Story and Photography by F.M. Kearney
One subject I always look forward to photographing during the summer months is the water lily. Native to the temperate and tropical parts of the world, there are over 50 species of these freshwater plants. However, it isn’t always easy to shoot them creatively. Unless you have access to a natural lake or pond (and are willing to get very wet), you will most likely have to shoot from the sidelines of a reflecting pool in a local park or botanical garden. A long lens will allow you to zoom in for a tight close-up, but you certainly won’t have any options to create those dramatic macro or wide-angle perspectives that are commonly used on other types of more accessible flowers.
To break the monotony of frame-filling images, you may occasionally want to pull back and include some of the surrounding natural elements like lily pads and, of course, water. More often than not, their surfaces will be highly reflective, so polarizer will definitely be your friend. Personally, I don’t always like to rotate the filter to its strongest effect. I remove enough of the glare so that it’s no longer a distraction, but not to the point where I trade interesting shadows, or reflections of cloud details, for a black, featureless background. In the opening photo, I used a polarizer in conjunction with a Cokin diffractor filter to add a decorative flare effect. When pointed at or towards bright light sources (in this case, the sun was reflecting in the water just outside of frame to the right) this filter creates colorful streaks of light. Cokin made three different types of diffractor filters but, unfortunately, they no longer carry them. However, you should still be able to find some used ones online.
If you don’t have a powerful, long lens, excessive amounts of dead space can be an issue. This can be an easy fix simply by changing your position. In the photo of the sacred lotus above, I just moved to a spot where I could include a row of water lilies in the shot. I employed a more ambitious option in the image below.
I say “ambitious” because I shot this photo with a film camera in 2004 – years before I really started getting into Photoshop. I physically created the background by gluing several strips of multi-colored tissue paper on a 3 x 3 foot square cloth. My intent was to try to mimic the natural shape of a water lily, and to have a rainbow of colors extend out from its petals. On site, I shot a double exposure – one of the water lily and one of the background, which I unfurled on the ground next to the pool. I slightly de-focused the lens to give it a softer look. I also considerably overexposed the water lily to prevent the colors from bleeding through too much.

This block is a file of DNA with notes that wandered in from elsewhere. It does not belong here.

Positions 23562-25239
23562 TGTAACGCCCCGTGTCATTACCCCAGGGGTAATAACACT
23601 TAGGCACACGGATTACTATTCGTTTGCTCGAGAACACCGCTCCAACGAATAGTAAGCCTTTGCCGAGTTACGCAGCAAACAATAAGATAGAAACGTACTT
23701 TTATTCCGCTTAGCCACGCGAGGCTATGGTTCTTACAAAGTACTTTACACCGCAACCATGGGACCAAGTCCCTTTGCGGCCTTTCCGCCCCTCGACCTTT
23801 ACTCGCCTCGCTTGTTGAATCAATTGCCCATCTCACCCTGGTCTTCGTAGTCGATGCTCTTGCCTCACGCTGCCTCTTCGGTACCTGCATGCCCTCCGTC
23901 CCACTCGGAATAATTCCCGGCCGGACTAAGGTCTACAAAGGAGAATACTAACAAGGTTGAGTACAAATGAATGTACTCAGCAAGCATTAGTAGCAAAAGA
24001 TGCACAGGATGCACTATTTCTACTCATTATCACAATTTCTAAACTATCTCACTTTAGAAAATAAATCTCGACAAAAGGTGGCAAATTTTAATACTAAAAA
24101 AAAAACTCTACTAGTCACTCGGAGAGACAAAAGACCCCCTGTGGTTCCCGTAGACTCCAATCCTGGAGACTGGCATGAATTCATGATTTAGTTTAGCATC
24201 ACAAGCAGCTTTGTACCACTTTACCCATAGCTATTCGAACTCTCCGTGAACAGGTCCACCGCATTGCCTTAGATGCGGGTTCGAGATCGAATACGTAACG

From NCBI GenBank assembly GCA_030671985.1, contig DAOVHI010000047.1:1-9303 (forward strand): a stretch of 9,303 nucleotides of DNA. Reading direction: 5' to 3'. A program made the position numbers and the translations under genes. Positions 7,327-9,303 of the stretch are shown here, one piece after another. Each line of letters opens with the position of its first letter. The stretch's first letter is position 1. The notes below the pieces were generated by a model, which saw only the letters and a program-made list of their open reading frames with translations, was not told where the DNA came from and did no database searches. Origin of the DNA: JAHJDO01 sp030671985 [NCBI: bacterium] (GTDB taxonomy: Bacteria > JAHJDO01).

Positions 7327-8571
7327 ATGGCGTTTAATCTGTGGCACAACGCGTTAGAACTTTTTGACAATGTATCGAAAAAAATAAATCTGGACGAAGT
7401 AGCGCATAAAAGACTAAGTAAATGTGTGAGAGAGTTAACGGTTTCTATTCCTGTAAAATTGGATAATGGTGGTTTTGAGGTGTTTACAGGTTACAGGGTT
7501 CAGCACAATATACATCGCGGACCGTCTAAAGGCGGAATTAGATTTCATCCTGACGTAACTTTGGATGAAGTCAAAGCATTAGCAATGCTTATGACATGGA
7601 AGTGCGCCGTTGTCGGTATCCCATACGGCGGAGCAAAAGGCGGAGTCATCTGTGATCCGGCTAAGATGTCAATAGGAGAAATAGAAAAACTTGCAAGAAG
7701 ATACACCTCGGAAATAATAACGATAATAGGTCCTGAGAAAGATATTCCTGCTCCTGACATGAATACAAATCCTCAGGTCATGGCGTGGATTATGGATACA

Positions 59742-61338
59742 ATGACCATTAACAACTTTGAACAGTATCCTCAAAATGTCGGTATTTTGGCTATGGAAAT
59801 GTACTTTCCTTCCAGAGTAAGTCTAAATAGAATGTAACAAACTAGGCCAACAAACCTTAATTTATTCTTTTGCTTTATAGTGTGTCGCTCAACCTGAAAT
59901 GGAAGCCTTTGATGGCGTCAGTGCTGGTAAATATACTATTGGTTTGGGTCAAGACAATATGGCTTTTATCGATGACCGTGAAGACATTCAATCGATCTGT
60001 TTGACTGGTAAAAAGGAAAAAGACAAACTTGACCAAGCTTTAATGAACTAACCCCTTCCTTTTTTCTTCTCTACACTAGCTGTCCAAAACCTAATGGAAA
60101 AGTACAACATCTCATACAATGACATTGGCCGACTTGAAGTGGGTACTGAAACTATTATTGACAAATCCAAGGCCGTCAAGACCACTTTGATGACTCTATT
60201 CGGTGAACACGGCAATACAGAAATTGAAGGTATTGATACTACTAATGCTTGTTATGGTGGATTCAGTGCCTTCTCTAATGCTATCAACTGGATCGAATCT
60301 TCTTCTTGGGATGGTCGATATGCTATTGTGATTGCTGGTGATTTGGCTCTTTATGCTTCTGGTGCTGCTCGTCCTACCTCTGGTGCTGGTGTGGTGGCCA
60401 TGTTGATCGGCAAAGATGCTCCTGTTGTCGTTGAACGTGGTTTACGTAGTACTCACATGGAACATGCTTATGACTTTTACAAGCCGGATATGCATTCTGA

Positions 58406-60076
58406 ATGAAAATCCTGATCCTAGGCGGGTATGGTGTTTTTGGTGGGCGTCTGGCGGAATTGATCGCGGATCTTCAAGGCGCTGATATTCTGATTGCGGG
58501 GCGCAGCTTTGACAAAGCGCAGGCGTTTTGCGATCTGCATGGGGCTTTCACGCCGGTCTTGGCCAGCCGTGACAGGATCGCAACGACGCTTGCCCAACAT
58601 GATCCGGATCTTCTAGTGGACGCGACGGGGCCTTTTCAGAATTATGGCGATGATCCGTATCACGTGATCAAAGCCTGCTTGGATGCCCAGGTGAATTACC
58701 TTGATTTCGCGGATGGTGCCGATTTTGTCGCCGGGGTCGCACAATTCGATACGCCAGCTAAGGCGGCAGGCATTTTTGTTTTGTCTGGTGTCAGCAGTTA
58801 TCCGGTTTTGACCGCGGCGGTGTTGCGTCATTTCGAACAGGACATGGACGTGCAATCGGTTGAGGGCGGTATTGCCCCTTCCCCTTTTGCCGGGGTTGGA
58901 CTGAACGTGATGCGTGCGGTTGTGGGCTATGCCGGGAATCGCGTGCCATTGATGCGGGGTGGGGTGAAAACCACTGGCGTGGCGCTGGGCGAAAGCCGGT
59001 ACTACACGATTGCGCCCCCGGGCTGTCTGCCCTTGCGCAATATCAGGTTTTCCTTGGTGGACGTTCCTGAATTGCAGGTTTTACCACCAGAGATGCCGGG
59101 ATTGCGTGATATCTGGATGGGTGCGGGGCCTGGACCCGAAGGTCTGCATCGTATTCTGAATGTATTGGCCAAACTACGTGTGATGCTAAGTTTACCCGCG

Thankfully, nowadays, digital imaging has made everything much easier. I no longer have to cart large pieces of cloth into the field. If I want to alter a background, I can do it more effectively (and without any weird looks from passersby) in Photoshop.
The background (or dead space) in the photo above was filled in by creating a composite of “stacked” images: File>Scripts>Load Files into Stack. This method is sometimes used to combine two or more similar images in order to remove noise or unwanted elements, but if the images are dissimilar, you can add new elements. After selecting the images, they will be displayed in the Layers panel. Make sure the main image (the image that you plan to blend elements into) is on top, then create a Smart Filter: Filter>Convert for Smart Filters. Lastly, create a layer mask for the main image, and set the foreground color to black. You can now begin painting in the background image using the brush tool. If you make a mistake and paint in something you don’t want, you can paint it out by switching the foreground color to white. I like to start with a low brush opacity of around 10-15% and gradually increase the density to my liking. Generally, I find that a lighter, slightly translucent, image works best. If the background and main images are the same density, the effect will look a bit confusing and chaotic.
Combining images in this manner takes a lot of pre-visualization. Go through your files to find images that may work well together but, just like a box of chocolates, you never really know what you’re going to get until you start painting objects in.
This technique, along with the others I’ve discussed, should give you some fresh ideas the next time you plan to photograph these beautiful water plants.
F.M. Kearney began his career as a photojournalist for a variety of local New York City newspapers. It was an exciting profession, which allowed him to cover everything from famous celebrities to ride-alongs with NYPD and FDNY. He now specializes in nature and urban landscapes. As an award-winning photographer, his images have been licensed on many products and published in numerous publications, as well as exhibited in galleries in the US and abroad. To view more of his work, visit www.starlitecollection.com. He can be contacted at email@example.com, or via Facebook, Twitter or LinkedIn.